Some students, for the second time in four years, are voting in what has been dubbed the “election of a lifetime.” The Campus sat down with students who were able to vote for the first time in the 2016 presidential election and compared their experiences four years ago to today’s. Brent Edwards ’20.5 said he planned his whole feb-mester four years ago around voting in person in his hometown of Littleton, Colorado. He said he felt proud and excited going to the town library, standing in the different lines and walking from checkpoint to checkpoint. It was just as he imagined it would be growing up, only with some added jitters. “You get a little nervous that you’re not going to fill something out right or you’re doing something wrong, even though you’re not,” he said. For Kaleb Patterson ’21.5, whose home state of Washington always votes entirely by mail, his voting process has not changed much in the last four years. Patterson, a self-described “political junkie” at the time, developed a passion for the local elections in his hometown of Stanwood. “I remember researching every single race, even down to the public utilities commissioner,” he said. “I was really excited all the way up to the day of the election to see who was going to win at the local level because I knew a fair amount of the candidates.” Voting by mail helped him to be prepared and vote when he felt ready, which he said is an advantage of the universal mail-in system. Julia Sinton ’20.5 also mailed in her ballot, but she sent it from Barcelona, Spain. Living with a host family during her feb-mester, her first time voting was not at all how she envisioned it would be. Her physical distance from the ballot boxes made exercising her right to vote feel heightened. “It was being able to vote, not even the magnitude of the election, that was on my mind more than anything,” she said. “I was just thinking about the fact that I, Julia, was able to vote and could potentially make a difference in this country.” Sinton also said she felt isolated without having American peers around her to discuss the election. “I felt pretty removed,” she said. “The whole process of voting absentee from an international country, and then after going to a cafe, sitting and watching the results on my computer, was very isolating.” Edwards, Sinton and Patterson all recalled feeling surprised about the outcome of the 2016 presidential election, but each watched its effects unfold differently. For Sinton, the unexpected outcome made her a person of interest abroad. Whereas no one was really discussing the topic before the election, she said that people gave her “a lot of grief for being American” after the results came out. “They were saying things like ‘you just screwed over your country,’ and ‘your country is doomed because of who you just elected,’” Sinton said. People asked her who she voted for, which made her feel defensive. Not having other Americans around to share these emotions or process the outcome underpinned feelings of loneliness. Patterson said he assumed Clinton would win and that “there was no way, in [his] mind, that Trump was going to win.” Patterson said that although he was a “through-and-through Republican” at the time, he knew from the second that Trump started his campaign that he would never vote for the current president. He described his hometown as fairly conservative and said he thought he was not alone in assuming that Trump would not gain enough support to win. Throughout Election Day and into the night, he said, it was “surprise after surprise.” “There was a part of me, as he was winning certain states, that, just because he was the underdog, found it sort of exciting,” Patterson said. When the results were announced, he remembered thinking, “Well, okay, it's not exactly what I want, but it's not really going to be the end of the world.” Now, he said, he feels differently. “I definitely think now that it really came from a place of privilege to not have to care, which I definitely didn't recognize at the time,” he said. For Edwards, the outcome was a disappointment, though he had never been certain that Clinton would win, despite the outlook of the polls. “There's always those last-minute doubts that kind of start creeping up, right after I cast my ballot,” he said. Despite these doubts, he described the outcome as surreal. “I don’t think I’ll ever be able to trust the polls like that again after 2016,” Edwards said. Though all three have experience voting by mail, the extra emphasis placed on absentee voting this year due to Covid-19, assertions about how to do it properly and confidence in its legitimacy affects them differently. Because Washington has universal mail-in voting, Patterson is practiced in its process. The 2020 election has revealed to him that many others will have no such ease. “I grew up in a place where voting is very easy for everybody, because they just mail [the ballot] to your house. I took that for granted,” he said. “I didn’t realize how, for most places honestly, it’s difficult to vote.” Patterson once had an issue with his ballot signature, but it was quickly resolved. He said that seeing others struggles with the complications of mail-in voting has changed his preconceptions about voting access. “Voting needs to be very easy for everybody,” he said. In 2016, Sinton paid $20 in postage to get her ballot to the U.S. on time. Her eagerness to exercise her right increased her concern about the international post system. “It was weird for me to place all my faith in a Spanish Post Officer,” she said. “But I would have paid anything to get [the ballot] back [to the States].” Sinton said that, since she is postmarking her ballot closer to her home in Ithaca, New York than she did in 2016, she has more confidence this time that her vote will arrive on time and be counted. Though Sinton feels confident about her own ballot, she recognizes the heightened general anxiety around voting during this election. “It feels very chaotic,” she said. “I think there's a lot more stress and fear around it than ever before, combined with this urgency to get more people to vote.” This stress has fueled a get-out-the-vote effort this election that Sinton said has empowered her. “I feel a lot of pressure, in a good way, to encourage my peers to vote,” she said. “It's really easy to go down dark rabbit holes with how the election could go. I think that all we can do is trust each other, and get out there and make it happen.” For Sinton, the myriad concerns about the safe and proper execution of this election have also emphasized the importance of trust. She acknowledged the stress placed on the post office during this time, and said she understands why people are nervous. “It seems like the whole theme of the election is that we have to trust each other,” she said. “We're putting trust in the post office, we're putting trust in our neighbors and the people across the country so we can help make this country the way we want it to be, as humanity.” All three felt new and different motivations to vote in 2020, as the excitement they had expressed four years ago transformed into a sense of urgency and duty. Each views the stakes of this election as more existential for the country’s democracy than before. Instead of voting for candidates because of their policies, as he usually does, Patterson said he is “voting directionally” with an eye to the trajectory of the country and its democracy. In 2016, Patterson said, he believed in “the strength of our institutions and their strength in being able to push back against authoritarian tendencies.” The former College Republicans Co-president said the last four years have made him reconsider that faith. “I don't think I’ve lost trust in the institution of voting itself… but I definitely had my trust in politicians broken,” Patterson said. Though he feels a strong sense of disillusionment with “politics in general,” he said, “you still have to engage.” Edwards said he now has a sense of “how important it is to increase access to voting, increase education around voting and just show how important it is for everybody.” “Because of the state our country is in right now,” Sinton said, “I think people feel a fire to vote now more than ever before.”
With fall student events canceled or restricted by Covid-19 safety guidelines, many students are wondering where their $436 student activities fee is going this year. The fee was set by the Board of Trustees before students were sent home in the spring and, like tuition, has not since been reduced. Many traditionally expensive student events, like concerts and dances, are not possible this semester, and many clubs will not be able to execute their usual programming. But budget proposals, according to SGA Finance co-Directors Mason Olmsted ’21 and Alice Hudson ’21, reflect the dedication and energy of student organization leaders. “It blows my mind how creative these clubs have gotten,” Hudson said. “It goes to show the passion of the students with these organizations.” All non-remote students paid the activities fee, bringing the total pool of money to $1.2 million. The SGA Finance Committee allocates the money through review and approval of club budgets, a process that usually takes place at the end of spring semester. Because students were sent home before that budgeting process could begin last spring, the meetings between the Finance Committee and student clubs were moved to this fall. Students who are studying remotely can still participate in student activities, and many clubs are adding virtual components to better include remote members. Middlebury College Activities Board (MCAB) is the largest recipient of these funds. Their budget this year is on par with previous years but is allocated to an array of new programming such as virtual escape rooms and trivia night. MCAB is also hoping to use its funds to expand its collaborations with and support of other student organizations. MCAB President Trishabelle Manzano ’21 said she is especially excited for opportunities to partner with groups like the International Students Organization (ISO) and Middlebury College Musical Theatre Organization. All speakers that MCAB is considering scheduling will be virtual. With no travel costs and, in some cases, reduced speaker fees for virtual talks, a wider array of voices is now possible within the MCAB budget. Manzano said that the process of rethinking their programming and spending has allowed MCAB leaders to also reevaluate their methods. “We’re hoping to retain as much spirit as possible, but also to create a shift toward being more inclusive and intentional about the program that we put on to best support the student body, rather than to just remain with what we’ve traditionally historically done in the past,” Manzano said. Other student clubs are also rethinking their programs and proposing new ways to engage members. On Tap, Middlebury’s tap dance group, increased their budget to fund the purchase of individual, portable wooden dance mats so that they can practice and perform outdoors. The women’s ultimate frisbee team asked for money to purchase cones that could be spread around the pitch at six-foot intervals to help team members maintain physical distance. Players can only travel from cone to cone in gameplay. In the spring, when their season typically picks up, the team may even play matches with these adapted rules. As they are currently unable to host rallies, Feminist Action at Middlebury is requested funding for Masterclasses in Adobe Illustrator and other programs that are useful tools for activism. Alongside these innovative proposals, some clubs have received funding for what are typical major events, like tournaments and trips, that may not actually be possible later in the year. “The way we've been operating so far is assuming that events will get to happen this spring,” Hudson said. “That's the big question mark: what is the spring going to look like?” Since the student activities fee is the same as last year’s, the Finance Committee is able to make funds available for those tentative events. Hudson said that if those events do not take place, the SGA Finance Committee will be “getting a hefty reserve of returned allocations.” The Finance Committee currently has $110,000 in reserve money following the club budget approval process. Clubs are able to submit budget proposals or new money requests until mid-spring, and having reserves helps ensure that funds are available for those circumstances. The remaining reserve funds and any returned money from clubs who underspent their budgets are allotted to various projects at year’s end, like the proposed MiddKidd Mega Project last spring. Just under $70,000 of the pooled fee money covers expenses unrelated to club spending. This year student break bus services have been expanded to address challenging travel circumstances due to the pandemic, with a total cost of roughly $25,000 for the year. Additionally, $7,800 went toward the cost of school-wide activities portal Presence, and $4,150 was set aside to fund February outdoor orientation. $10,000 went towards Addison County Transit Resources (ACTR) subsidies. Other destinations for funding include the $3,500 J-term workshop fund, a $5,000 SGA retreat, campaign reimbursements totaling $1,000, $500 in SGA survey prizes, and various awards amounting to $6,000. Most of the fee money, however, is dedicated to funding the budgets of student organizations. Olmsted and Hudson do not want clubs to let the possibility that events could be canceled or the difficulty in planning given Covid-19 safety guidelines keep them from applying for funding. “We don't want any clubs to feel like it would be too hard to do anything this semester because of Covid,” Hudson said. “We have the same amount of money, and so we really want clubs to come in and take advantage of this and get creative with their budgets this year.”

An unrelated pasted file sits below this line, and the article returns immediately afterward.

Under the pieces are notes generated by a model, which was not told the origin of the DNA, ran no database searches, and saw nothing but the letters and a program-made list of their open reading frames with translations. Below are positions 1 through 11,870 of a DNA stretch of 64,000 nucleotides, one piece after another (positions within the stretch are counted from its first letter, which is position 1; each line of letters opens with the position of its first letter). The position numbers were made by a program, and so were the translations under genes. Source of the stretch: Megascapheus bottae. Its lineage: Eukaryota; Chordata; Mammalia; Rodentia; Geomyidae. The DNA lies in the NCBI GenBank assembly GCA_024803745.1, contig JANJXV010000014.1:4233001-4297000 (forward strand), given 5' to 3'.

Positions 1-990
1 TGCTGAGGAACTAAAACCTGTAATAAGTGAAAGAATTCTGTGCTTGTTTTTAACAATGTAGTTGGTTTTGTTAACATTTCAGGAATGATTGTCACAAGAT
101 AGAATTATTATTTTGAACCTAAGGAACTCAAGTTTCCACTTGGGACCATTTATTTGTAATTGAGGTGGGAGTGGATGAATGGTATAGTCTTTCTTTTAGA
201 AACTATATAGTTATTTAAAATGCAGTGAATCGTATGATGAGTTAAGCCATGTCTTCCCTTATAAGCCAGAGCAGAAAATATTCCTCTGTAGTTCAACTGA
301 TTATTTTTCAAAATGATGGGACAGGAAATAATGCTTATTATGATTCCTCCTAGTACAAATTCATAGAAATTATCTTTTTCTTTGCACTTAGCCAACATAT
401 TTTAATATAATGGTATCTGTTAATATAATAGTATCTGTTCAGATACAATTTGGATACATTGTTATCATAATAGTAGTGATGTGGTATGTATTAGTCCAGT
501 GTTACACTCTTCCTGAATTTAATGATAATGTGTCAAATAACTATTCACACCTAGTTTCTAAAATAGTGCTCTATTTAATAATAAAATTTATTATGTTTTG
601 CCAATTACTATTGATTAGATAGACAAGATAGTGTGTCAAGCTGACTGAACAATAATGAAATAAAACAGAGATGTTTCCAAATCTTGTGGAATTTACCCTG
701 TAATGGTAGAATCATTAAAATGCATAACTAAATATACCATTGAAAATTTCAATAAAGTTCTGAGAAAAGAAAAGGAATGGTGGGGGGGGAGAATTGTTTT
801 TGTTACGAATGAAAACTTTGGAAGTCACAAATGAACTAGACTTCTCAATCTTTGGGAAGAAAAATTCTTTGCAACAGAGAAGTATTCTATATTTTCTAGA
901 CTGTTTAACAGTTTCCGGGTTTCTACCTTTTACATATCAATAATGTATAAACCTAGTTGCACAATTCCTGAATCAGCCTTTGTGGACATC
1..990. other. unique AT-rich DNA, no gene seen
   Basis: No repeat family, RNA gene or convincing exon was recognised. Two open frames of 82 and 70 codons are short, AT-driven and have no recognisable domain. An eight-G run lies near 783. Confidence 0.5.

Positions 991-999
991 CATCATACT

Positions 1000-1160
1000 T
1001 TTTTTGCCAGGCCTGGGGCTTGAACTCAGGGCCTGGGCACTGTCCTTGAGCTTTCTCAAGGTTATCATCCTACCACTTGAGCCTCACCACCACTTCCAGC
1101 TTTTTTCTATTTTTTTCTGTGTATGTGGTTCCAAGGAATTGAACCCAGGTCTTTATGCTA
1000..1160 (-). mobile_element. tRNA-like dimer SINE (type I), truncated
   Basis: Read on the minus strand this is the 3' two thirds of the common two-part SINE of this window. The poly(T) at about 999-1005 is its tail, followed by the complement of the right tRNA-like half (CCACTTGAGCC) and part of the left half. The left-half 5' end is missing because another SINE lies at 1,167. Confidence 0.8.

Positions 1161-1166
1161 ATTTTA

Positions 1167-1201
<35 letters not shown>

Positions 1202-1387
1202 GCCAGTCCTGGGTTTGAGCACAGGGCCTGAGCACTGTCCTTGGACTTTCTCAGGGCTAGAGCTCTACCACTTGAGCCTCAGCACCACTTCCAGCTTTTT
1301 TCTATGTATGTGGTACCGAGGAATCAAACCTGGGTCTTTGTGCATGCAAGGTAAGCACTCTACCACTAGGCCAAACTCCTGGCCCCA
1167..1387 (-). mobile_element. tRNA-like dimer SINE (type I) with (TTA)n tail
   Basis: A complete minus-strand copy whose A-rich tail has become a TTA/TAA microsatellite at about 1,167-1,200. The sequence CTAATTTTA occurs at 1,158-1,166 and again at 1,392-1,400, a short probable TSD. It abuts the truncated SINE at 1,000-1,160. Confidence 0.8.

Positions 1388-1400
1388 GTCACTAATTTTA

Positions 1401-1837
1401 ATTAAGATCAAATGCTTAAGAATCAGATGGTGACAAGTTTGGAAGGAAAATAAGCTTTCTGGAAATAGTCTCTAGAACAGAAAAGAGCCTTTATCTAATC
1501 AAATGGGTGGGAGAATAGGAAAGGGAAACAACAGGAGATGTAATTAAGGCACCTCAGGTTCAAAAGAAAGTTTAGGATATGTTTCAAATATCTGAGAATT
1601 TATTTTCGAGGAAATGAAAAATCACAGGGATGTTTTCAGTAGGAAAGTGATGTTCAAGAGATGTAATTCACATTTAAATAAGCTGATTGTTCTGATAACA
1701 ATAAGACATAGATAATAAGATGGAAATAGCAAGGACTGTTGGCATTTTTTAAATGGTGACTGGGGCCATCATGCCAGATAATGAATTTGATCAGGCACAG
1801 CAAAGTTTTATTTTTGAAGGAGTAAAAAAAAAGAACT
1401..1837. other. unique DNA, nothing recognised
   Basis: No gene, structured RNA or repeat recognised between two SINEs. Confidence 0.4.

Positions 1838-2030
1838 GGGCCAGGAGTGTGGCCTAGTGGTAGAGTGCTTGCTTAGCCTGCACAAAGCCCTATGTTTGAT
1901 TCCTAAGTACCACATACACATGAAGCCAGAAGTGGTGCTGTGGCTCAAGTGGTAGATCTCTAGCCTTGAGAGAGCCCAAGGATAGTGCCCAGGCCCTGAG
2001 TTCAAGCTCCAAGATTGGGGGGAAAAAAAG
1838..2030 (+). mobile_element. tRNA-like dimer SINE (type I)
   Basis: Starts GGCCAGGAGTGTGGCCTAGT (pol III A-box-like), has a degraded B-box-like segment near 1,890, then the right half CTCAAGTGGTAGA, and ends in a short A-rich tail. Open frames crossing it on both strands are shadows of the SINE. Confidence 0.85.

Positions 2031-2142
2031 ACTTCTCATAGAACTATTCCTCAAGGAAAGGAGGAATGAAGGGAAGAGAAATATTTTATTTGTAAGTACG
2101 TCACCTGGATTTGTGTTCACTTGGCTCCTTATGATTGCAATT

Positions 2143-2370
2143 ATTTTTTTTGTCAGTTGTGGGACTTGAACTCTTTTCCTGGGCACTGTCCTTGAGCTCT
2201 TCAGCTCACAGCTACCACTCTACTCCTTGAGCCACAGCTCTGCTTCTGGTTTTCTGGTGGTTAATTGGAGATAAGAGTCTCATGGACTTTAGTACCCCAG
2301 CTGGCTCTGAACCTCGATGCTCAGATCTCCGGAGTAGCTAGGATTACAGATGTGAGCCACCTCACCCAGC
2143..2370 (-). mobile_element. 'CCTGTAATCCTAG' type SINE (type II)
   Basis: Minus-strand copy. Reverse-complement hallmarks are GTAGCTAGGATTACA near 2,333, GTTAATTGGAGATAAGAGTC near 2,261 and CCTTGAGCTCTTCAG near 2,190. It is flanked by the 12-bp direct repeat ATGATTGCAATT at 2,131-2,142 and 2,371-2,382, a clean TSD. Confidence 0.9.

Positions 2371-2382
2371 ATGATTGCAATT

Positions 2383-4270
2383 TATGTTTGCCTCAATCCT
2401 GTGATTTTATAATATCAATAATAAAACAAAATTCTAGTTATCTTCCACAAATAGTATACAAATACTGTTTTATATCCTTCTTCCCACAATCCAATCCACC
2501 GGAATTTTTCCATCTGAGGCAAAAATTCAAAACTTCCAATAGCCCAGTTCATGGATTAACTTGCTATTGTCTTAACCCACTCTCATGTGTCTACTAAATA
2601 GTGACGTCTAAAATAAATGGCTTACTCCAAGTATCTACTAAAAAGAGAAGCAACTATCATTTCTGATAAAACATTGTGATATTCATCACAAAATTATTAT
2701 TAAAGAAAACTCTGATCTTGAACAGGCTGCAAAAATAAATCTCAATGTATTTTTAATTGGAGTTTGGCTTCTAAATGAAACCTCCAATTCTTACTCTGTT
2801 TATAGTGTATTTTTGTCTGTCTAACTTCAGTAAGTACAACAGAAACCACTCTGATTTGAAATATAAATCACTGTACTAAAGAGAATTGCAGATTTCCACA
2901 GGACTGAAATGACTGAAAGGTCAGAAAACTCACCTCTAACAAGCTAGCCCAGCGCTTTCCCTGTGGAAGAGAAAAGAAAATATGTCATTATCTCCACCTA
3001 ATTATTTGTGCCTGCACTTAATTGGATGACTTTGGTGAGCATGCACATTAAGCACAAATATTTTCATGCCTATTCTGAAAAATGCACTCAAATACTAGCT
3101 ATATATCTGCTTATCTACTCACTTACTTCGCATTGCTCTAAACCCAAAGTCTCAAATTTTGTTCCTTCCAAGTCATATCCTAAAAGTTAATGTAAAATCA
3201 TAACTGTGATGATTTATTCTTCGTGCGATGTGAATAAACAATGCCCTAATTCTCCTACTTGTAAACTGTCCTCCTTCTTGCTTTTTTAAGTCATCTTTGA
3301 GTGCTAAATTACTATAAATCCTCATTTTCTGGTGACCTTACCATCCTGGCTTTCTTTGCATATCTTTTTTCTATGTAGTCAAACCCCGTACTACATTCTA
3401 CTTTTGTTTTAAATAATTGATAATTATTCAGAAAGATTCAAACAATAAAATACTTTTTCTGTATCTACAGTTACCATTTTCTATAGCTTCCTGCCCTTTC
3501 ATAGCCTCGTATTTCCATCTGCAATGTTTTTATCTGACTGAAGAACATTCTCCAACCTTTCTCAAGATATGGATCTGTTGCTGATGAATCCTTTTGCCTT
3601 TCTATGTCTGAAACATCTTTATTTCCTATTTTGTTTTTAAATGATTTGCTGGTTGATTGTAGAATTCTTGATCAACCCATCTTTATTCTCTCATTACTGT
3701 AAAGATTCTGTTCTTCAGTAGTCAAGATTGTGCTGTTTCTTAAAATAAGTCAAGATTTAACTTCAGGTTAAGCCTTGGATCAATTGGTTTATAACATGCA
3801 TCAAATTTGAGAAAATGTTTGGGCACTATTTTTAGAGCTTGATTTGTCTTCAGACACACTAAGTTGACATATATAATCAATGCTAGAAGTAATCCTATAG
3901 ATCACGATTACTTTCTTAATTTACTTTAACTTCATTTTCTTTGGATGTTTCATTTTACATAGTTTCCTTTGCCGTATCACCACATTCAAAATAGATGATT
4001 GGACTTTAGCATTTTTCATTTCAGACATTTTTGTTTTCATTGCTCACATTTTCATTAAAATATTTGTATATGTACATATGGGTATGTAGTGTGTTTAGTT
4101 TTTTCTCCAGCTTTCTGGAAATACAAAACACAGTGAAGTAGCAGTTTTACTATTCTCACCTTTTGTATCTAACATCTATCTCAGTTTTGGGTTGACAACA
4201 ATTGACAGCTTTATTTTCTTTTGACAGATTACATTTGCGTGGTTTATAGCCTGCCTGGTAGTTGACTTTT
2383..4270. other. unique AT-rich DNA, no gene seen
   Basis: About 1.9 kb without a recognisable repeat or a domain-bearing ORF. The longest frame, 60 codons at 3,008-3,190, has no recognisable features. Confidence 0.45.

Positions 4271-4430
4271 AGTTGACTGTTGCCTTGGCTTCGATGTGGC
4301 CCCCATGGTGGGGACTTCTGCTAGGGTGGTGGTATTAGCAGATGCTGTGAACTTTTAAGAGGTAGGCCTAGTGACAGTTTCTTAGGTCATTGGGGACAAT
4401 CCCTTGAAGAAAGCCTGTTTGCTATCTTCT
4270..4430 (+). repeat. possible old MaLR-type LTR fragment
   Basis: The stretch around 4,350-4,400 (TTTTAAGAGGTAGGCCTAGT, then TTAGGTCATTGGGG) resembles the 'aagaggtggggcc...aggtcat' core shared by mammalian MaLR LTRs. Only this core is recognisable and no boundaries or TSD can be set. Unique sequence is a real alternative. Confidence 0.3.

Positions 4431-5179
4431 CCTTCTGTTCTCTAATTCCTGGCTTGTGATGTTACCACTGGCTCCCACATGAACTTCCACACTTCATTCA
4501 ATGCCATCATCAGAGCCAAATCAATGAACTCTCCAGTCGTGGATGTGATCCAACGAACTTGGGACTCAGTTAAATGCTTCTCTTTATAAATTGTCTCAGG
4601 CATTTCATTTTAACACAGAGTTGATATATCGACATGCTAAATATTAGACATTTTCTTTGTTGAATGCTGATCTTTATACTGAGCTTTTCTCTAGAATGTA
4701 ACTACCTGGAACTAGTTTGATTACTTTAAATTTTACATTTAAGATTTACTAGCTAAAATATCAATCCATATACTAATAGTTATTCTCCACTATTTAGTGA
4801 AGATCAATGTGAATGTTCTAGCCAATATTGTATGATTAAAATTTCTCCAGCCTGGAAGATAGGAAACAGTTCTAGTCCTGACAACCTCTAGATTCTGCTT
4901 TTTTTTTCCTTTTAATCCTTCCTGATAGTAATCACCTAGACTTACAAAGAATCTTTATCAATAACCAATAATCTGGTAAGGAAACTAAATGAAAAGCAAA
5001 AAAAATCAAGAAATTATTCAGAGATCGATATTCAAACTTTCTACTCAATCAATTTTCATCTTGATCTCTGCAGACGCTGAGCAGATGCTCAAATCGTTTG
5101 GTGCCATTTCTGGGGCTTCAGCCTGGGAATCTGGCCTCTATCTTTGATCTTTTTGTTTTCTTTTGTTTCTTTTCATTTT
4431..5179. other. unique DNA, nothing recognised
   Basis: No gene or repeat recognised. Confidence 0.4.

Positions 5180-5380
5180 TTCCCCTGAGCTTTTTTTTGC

In its first summer as part of Middlebury’s summer Language Schools, the School of Abenaki engaged 23 students in a two-week pilot program on Abenaki language and culture. Jesse Bowman Bruchac, a citizen of the Nulhegan Abenaki Tribe, led Middlebury’s first Native American language program. The school allowed all of its students to attend this year free of charge, something Bruchac noted as a demonstration of the college’s support of efforts to preserve indigenous culture and language in the area. Like all of Middlebury’s Language Schools this summer, the program was conducted remotely. “Being online helped to bring people together,” said Bruchac, who has spent his career traveling across New England and the country to teach. Bruchac has nearly 30 years of experience teaching the Abenaki language and working to preserve its culture. Abenaki is considered an endangered language. It is still spoken throughout northern New England and in parts of Quebec, but few people are considered fluent. School of Abenaki students ranged in age from 18 to 75, and Bruchac found it encouraging that some of the strongest speakers in the program were young people in their 20s. Twenty of the program’s 23 students are citizens of the Vermont-based Abenaki communities of Nulhegan, Elnu, Missisquoi and the Canadian reserve of Odanak in Quebec. All students were members of the Abenaki language community, meaning that they had previous experience learning the language. The School of Abenaki enrolled both those with a relatively new interest in mastering the language and those who had been in its proximity for decades but wanted to ramp up their skills. The program met for six hours a day, with two-hour sessions in the morning, afternoon and evening. Mornings featured formal lessons taught in a mix of English and Abenaki by Dr. Conor Quinn, a linguistics professor at the University of Southern Maine. Later in the day, Bruchac would lead participants in afternoon games, songs, crafts and other activities in Abenaki. Students spent their evening sessions doing homework together and giving small presentations in the language. A special feature of this summer’s program was Kerry Wood’s two-day basket-weaving workshop.Students received materials in the mail and then used them to learn the craft live on Zoom with their peers. Aaron Wood, Kerry’s son, taught students about the black ash tree and how to make splints — the wooden ribbons that make up a basket — from harvested wood. Both mother and son are artists of the Vermont Abenaki Artist Association and gave their lessons in Abenaki. Other artists and performers made appearances throughout the program. The program culminated in an hour-long presentation given entirely in Abenaki, with each student presenting for over two minutes. Bruchac had never led a language program prior to serving as the director of the School of Abenaki at Middlebury. The Middlebury Language Pledge, a prominent element of the Language Schools, requires that students speak only in the language of their program. Bruchac said incorporating this feature into a pilot program for students who did not have much experience with prolonged immersion in the language was intimidating at first. Additionally, the remote modality meant that full immersion was not possible in the way it typically is for the on-campus language programs. But Bruchac said watching students’ online learning epiphanies was a powerful experience. At the same time, Bruchac said he looks forward to the benefits that in-person classes will offer his students in the future. While he believes the sense of community was strengthened by online meetings, he thinks the experience would feel “more real” in person. He is excited for future students of the program to be able to benefit from use of the language outside of the classroom, during meals and throughout other everyday activities. Learning Zoom and Canvas technology was a beneficial skill to sharpen, according to Bruchac, as it can help bring together members of the Abenaki community to learn in new ways in the future. “We are going to keep that door open,” he said of online opportunities. There is already interest for an in-person program next year, Bruchac said. While there are arrangements to reserve spots for Abenaki citizens first, Bruchac said there is room for anyone passionate to learn about the Abenaki language and culture, which he noted are inseparable. “The Abenaki language needs speakers to help keep it alive,” Bruchac said, encouraging old and new learners to become part of the community.